Scope, Requirements, and Work Breakdown Structure
The scope of the work and the requirements provide us with information from which we can build the Work Breakdown Structure or WBS. In fact, even before we are able to start doing the work to build the expected results of the project, our work breakdown structure should capture the items associated with evoking, understanding and documenting the requirements. We may (should) have one of the top levels of the work breakdown structure hierarchy that specifically address those items and things we should do when it comes to the requirements. The decomposition of this portion of the project will ensure we consider all of the activities required to allocate both project time and talent to ensure the requirements gathering and documenting are given the diligence that this key part of the development of the product is due. For example:
That is not the end of the work breakdown structure. The contents of the requirements … Continue reading
I have spent considerable time in the south, specifically North Carolina. My dad was retired Special Forces and closed out his career at FortBragg (we lived in SpringLake). Those not from the south, or have not spent much time here, may not know about sweet iced tea. Sweet tea is a wonderfully refreshing concoction, especially in the summer. It is ubiquitous with copious flows from most restaurants. Sometimes I go out to lunch with my family. The wait staff comes to the table and takes our drink order. My wife requests sweet tea. My son requests water or some other drink. Then I request sweet iced tea. My family then gives me some good natured ribbing for ordering the “sweet iced tea”. I explain, if I order sweet tea alone, the tea can come back directly from the tea urn (tepid) they will not have delivered what I want, but will have met what I have asked. If they come … Continue reading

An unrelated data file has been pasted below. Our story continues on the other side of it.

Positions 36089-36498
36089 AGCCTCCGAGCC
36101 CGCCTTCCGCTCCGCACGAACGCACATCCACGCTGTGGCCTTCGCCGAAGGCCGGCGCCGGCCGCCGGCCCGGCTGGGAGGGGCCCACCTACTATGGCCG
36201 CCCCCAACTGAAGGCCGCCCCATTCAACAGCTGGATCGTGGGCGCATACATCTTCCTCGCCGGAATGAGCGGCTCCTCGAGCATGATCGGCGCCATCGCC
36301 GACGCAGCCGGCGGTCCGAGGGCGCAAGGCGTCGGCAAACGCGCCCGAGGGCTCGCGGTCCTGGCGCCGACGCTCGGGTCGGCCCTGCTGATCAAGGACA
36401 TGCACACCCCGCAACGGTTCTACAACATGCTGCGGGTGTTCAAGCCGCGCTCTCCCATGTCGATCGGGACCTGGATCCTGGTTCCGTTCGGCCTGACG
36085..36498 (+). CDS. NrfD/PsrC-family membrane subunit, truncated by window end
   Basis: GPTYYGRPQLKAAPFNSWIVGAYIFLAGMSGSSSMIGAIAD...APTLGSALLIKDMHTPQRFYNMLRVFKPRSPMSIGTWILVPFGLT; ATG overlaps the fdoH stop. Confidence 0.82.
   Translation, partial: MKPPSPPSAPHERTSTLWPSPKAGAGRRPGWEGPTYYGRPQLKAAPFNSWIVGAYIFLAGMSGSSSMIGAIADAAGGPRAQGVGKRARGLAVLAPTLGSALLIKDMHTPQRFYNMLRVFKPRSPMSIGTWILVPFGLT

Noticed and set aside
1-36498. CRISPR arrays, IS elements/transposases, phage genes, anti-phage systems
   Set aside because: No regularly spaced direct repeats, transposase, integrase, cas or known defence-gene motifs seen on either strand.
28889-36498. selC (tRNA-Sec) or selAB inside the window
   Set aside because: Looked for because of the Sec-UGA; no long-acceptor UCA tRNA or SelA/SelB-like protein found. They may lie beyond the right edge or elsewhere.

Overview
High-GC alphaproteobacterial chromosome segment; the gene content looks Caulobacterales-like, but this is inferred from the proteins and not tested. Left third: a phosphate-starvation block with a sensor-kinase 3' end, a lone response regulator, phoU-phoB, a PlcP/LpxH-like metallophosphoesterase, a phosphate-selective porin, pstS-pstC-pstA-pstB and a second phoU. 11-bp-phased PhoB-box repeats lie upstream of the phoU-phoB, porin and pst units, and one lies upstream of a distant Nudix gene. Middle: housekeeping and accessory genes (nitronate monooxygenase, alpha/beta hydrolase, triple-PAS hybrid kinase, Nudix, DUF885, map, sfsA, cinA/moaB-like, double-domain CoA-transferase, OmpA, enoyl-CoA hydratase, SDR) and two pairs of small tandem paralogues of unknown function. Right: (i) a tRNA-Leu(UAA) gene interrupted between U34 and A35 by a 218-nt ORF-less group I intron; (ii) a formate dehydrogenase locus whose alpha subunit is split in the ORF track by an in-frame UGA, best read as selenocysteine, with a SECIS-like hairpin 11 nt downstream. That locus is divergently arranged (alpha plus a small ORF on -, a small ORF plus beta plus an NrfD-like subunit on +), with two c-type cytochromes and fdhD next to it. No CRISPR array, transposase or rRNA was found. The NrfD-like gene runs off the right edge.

The customer can seldom articulate the technical details of the product. The customer may define the product or need in terms of function and performance, but building the product from these documents will be extremely difficult or perhaps impossible. We will need some type of document to begin describing in technical terms the product that acts as a bridge from customer language to technical language.